My lower back pain problem
This is, I think, how I ended up with a lower back pain problem...
I was never the sporty one in my family. My younger brother and sister are both more sporty than I am. They played team sports and were the popular ones at school. Me, I hung out with the nerds. I enjoyed making model kits of tanks and planes, or doodling, or reading. I was never very fond of running around in the fresh air...
I was an ungainly teenager. I know, I've seen the photographs. There's one in particular, taken of me side on - I didn't know it was being taken and didn't pose (I think we were at a zoo). My head is slouched forward and I have the most appalling posture. I'm now living with the legacy of that.
(And let's not talk about my fashion sense back then. What on earth was I thinking?)
So there I was, 27, and my back was starting to wake me up.
much like clockwork, at 4am every night, I'd wake with really bad
backache. And I didn't know what to do about it.
So I went to my local doctor.
Frankly, my doctor was about as much use as a chocolate fireguard. He basically told me that the human spine is a very complicated structure and nobody really understands why anyone gets lower back pain. He did give me some simple exercises to do, but also gave me a prescription for slow-release ibuprofen.
The drugs worked.
The exercises were less successful - but part of that is that I didn't understand what the exercises were trying to do. My doctor didn't explain why I needed to do them and as a result I didn't keep up with them.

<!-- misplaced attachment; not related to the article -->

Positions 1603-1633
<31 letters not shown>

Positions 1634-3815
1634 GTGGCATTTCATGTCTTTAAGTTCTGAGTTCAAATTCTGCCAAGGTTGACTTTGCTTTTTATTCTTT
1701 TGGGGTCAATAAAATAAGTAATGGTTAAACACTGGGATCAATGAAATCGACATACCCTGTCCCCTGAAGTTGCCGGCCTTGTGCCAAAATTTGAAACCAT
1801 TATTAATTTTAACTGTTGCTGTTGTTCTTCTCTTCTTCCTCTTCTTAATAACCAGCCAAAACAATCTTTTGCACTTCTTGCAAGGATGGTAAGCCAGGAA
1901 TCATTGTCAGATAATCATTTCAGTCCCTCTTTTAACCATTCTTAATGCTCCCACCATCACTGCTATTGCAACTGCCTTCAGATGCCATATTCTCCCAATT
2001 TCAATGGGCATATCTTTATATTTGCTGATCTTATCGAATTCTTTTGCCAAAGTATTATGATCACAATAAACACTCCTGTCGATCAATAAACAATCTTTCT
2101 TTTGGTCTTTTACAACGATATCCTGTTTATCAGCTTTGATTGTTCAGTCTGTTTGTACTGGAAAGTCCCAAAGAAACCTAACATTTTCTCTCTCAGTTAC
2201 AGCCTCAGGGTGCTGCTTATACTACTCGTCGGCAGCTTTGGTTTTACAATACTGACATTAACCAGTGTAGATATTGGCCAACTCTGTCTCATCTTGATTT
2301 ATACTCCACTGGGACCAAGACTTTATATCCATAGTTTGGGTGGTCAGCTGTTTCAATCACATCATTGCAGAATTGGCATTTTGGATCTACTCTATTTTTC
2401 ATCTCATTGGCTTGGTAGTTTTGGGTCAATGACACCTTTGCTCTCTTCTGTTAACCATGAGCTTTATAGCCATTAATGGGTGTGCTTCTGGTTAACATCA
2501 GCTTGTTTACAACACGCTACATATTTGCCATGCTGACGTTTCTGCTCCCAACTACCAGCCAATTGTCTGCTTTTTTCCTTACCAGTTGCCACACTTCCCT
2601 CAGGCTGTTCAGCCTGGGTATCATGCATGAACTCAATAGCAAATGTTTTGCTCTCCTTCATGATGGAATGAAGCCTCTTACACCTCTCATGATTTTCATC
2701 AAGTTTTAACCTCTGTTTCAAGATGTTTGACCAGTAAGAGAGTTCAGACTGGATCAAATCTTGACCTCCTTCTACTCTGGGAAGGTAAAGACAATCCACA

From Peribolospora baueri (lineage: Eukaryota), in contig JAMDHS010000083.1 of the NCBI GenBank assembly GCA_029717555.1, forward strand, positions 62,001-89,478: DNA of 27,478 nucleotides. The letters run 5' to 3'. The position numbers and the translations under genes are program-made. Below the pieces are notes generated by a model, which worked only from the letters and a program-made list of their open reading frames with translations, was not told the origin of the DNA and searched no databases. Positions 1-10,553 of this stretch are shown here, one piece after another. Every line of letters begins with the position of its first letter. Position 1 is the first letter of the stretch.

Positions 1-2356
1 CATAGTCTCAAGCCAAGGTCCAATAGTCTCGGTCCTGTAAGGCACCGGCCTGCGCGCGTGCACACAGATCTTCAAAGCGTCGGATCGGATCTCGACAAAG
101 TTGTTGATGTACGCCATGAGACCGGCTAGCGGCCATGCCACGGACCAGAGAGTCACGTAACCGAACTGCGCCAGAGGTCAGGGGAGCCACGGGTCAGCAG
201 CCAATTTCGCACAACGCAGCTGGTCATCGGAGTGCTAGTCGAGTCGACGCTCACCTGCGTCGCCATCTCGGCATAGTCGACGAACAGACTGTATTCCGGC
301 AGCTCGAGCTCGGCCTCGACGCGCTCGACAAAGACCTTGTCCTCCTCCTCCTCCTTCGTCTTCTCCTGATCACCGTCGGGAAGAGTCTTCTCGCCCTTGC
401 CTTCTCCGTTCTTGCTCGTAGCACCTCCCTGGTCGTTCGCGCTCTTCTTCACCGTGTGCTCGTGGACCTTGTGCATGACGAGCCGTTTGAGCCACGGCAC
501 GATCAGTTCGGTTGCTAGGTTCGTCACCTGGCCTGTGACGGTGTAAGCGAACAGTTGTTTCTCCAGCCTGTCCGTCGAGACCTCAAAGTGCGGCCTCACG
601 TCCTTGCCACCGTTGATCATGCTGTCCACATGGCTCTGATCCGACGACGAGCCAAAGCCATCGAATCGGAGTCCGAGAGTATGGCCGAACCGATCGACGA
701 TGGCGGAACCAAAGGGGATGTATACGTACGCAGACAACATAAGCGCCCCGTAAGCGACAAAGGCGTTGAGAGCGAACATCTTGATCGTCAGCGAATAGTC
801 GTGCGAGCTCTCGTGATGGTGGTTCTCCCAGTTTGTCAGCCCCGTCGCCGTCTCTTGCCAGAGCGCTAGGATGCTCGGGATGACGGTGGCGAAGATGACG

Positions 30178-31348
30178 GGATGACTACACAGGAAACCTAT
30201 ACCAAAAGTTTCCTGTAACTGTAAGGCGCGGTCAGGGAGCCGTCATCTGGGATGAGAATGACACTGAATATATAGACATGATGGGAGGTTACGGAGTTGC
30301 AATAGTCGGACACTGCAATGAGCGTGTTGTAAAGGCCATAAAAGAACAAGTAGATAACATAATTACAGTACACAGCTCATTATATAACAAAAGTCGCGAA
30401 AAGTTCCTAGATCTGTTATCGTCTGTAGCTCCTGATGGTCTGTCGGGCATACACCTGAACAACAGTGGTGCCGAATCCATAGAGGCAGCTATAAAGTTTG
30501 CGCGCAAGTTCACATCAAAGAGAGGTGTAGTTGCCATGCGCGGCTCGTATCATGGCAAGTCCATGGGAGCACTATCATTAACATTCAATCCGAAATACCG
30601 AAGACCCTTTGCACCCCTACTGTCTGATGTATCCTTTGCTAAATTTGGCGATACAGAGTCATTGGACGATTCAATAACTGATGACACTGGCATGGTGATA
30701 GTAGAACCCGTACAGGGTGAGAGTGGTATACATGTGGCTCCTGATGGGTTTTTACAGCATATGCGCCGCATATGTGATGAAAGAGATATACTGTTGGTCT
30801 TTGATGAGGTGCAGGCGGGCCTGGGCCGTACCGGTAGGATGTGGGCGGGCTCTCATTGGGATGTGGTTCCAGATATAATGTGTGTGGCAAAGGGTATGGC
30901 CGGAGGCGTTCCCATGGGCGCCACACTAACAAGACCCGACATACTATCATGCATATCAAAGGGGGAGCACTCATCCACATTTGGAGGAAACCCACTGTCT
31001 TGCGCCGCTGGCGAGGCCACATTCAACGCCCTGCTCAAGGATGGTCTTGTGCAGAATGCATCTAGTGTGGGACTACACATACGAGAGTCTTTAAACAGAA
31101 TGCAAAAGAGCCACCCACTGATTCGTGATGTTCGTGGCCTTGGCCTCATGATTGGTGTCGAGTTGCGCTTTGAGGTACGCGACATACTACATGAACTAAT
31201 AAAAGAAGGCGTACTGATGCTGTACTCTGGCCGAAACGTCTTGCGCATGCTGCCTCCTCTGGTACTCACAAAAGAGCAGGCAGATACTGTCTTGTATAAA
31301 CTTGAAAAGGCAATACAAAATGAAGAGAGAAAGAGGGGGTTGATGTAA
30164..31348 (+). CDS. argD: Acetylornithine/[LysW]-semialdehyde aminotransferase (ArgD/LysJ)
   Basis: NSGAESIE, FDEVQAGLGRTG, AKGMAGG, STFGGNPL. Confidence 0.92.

I'm not all that keen on drugs - especially painkillers. So
while I stopped taking them. And inevitably, the pain returned. So in
between repeat prescriptions I tried more physical treatments including
The Alexander Technique, physiotherapy, going to the gym and visiting
an osteopath. I'm currently "doing" pilates. I also read books and
bought a few aids to help ease my lower back pain.
And I found that while much of it works for a short time, it tends to wear off after a while.
My back problem in a nutshell
Here's my back as I understand it.
My hips are tilted forward, which gives me a bit of a paunch (unattractive, I know), and also causes my lower back to be too arched. Additionally, I have a twist in my spine so that my right shoulder is slightly higher than my left (the osteopath and physio both told me this - without them I don't think I would have spotted it).
Apart from being woken up at night with lower back pain, symptoms include not being able to stand upright for long periods of time - and I find walking slowly or mooching around museums or shops almost impossible.
According to Pete Egoscue's snappily-titled "The Egoscue Method of Health Through Motion", this means I have Condition II (the spinal twist) piggybacking onto Condition I (the pelvic tilt). The book provides a good set of stretches to sort out both Condition I and II, but I'm not cured yet. I don't blame the books - I blame my lack of willpower to continue with the stretches when my low back pain eases.
One of the other problems is lack of time. The exercises can easily take an hour or so to do, and these days I just don't have the time.
One of the things I'd like to do is work for myself one day. When I stop being a corporate drone I'll make sure that I set aside enough time to do these (and other) exercises.
But until then, I'm still working on it and still looking for a miracle cure for my lower back pain.
Why I've written this website
Creating a website about my lower back pain may seem like an odd thing to do, but I'm hoping that by making me actively write about my back, I will start to take more action to sort it out.
I suspect it will also make me realise just how much money I've been spending on things like tempur mattresses and other "medical aids". Perhaps if I can save you from spending too much money as well, then my work is done.
That's the theory, anyway. I'm looking forward to seeing if it works.
Written by Steve Hatherley.